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Cyrtocapsella tetrapera (Haeckel, 1887)

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Shell rough, pear-shaped, with three deep strictures. The three first joints are of equal lengths, and each half as long as the hemispherical fourth joint. Cephalis subspherical, with an oblique conical horn of the same length. The third joint is the broadest, three times as broad as long. Pores regular, circular.
Dimensions.-Length of the shell (with four joints) 0.15, breadth 0.09; length of each of the three first joints 0.03, of the last 0.06.
Habitat.-Western Tropical Pacific, Station 225, depth 4475 fathoms.
Haeckel 1887
Cyrtocapsella tetrapera
Description: Shell of four segments, with rounded termination. Cephalis spherical, poreless or with a few small pores, in some specimens with a short apical horn. Collar stricture moderately pronounced. Thorax conical to hemispherical: third segment annular or inflated; fourth segment hemispherical, with a strongly constricted mouth about twice as wide as a pore. Second to fourth segments rather thick-walled, with their pores subcircular to circular and rather regular in size and arrangement. Strictures in some specimens rather pronounced, in others not expressed externally. Some specimens have a variable, inverted caplike segment with a thinner wall and less regular pores than in the second to fourth segments.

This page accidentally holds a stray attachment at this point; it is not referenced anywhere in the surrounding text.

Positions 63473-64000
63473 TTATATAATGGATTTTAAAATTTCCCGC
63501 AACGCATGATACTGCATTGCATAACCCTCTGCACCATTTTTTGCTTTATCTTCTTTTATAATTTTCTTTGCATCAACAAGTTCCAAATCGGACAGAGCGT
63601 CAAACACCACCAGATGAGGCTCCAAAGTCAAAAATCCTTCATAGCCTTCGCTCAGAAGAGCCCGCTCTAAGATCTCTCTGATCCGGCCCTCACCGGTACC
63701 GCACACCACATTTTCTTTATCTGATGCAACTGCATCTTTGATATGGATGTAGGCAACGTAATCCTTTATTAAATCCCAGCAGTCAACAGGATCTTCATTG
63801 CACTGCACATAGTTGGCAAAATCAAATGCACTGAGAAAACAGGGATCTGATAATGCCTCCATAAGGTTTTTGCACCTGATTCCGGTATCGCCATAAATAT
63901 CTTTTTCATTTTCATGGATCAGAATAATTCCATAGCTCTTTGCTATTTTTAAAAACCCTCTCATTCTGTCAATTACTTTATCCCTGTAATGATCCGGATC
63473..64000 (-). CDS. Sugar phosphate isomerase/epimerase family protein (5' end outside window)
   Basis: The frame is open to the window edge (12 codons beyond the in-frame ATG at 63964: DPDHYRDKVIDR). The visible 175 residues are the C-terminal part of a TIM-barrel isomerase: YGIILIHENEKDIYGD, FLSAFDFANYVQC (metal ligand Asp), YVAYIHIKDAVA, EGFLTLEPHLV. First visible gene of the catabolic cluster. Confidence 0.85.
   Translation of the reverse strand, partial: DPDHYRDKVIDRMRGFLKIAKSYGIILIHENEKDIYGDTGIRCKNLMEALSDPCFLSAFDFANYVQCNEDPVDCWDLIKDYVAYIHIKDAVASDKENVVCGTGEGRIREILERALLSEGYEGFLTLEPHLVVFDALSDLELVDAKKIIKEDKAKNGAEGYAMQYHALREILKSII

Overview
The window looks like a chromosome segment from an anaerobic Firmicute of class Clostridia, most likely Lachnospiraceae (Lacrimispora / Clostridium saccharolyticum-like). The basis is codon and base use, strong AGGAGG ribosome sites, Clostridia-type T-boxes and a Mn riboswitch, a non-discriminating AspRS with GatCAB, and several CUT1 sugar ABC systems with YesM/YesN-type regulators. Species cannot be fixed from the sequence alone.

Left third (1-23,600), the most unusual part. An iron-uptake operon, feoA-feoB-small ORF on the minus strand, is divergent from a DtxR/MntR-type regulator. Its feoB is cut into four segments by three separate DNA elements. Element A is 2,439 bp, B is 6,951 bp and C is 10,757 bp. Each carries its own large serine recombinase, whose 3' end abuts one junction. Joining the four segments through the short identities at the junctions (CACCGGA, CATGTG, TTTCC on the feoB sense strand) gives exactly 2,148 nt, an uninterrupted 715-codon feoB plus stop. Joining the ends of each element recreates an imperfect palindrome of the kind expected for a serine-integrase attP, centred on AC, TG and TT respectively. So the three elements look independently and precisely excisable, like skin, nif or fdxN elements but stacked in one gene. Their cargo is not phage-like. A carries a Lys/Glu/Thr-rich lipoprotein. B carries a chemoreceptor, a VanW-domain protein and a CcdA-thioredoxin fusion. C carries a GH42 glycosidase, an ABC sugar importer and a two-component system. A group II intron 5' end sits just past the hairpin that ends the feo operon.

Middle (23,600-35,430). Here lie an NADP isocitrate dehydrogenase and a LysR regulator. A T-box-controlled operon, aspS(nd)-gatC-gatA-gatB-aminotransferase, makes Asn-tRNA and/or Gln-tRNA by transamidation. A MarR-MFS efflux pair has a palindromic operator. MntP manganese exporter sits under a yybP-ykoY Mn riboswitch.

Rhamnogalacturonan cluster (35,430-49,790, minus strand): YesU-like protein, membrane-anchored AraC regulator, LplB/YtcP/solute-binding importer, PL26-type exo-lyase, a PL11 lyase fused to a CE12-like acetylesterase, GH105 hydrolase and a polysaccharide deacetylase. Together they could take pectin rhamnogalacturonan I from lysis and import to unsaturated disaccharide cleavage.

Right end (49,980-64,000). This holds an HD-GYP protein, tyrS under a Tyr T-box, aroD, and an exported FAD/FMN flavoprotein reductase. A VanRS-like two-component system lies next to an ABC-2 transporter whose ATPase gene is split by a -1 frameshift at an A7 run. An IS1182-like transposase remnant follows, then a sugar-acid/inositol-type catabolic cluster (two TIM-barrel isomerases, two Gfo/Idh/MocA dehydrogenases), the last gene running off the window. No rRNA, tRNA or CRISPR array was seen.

Measurements: Based on 35 specimens from core AMPH 6P, 18-20 cm. and 52-54 cm., and from core DODO 39P, 1 84-186 cm. Total length (excluding horn and fifth segment) 100-140 (usually 115-130). Length of second segment 25-45 (usually about 35). of third segment 25-40. of fourth segment 30-55 . Maximum breadth 75-105.
Remarks: This species is distinguished from C. cornuta in lacking the pronounced change in contour between the second and third segments. It seems probable that the form described by Lucchese as Theocapsa piriformis actually has four segments, the cephalis not being noticed because the specimen was tilted. Vinassa appears also not to have observed the cephalis in Tricolocapsa elliptica. Stichocapsa laevigata Vinassa is only questionably synonymized because of its smooth surface. The fact that the range of Cyrtocapsella tetrapera is apparently interrupted in the late Lower and early Middle Miocene seems to indicate that we may here be dealing with two morphologically similar species that originated independently and therefore should be treated as separate taxa. This is not done here, however, pending confirmation of the interruption.
Sanfilippo & Riedel 1970


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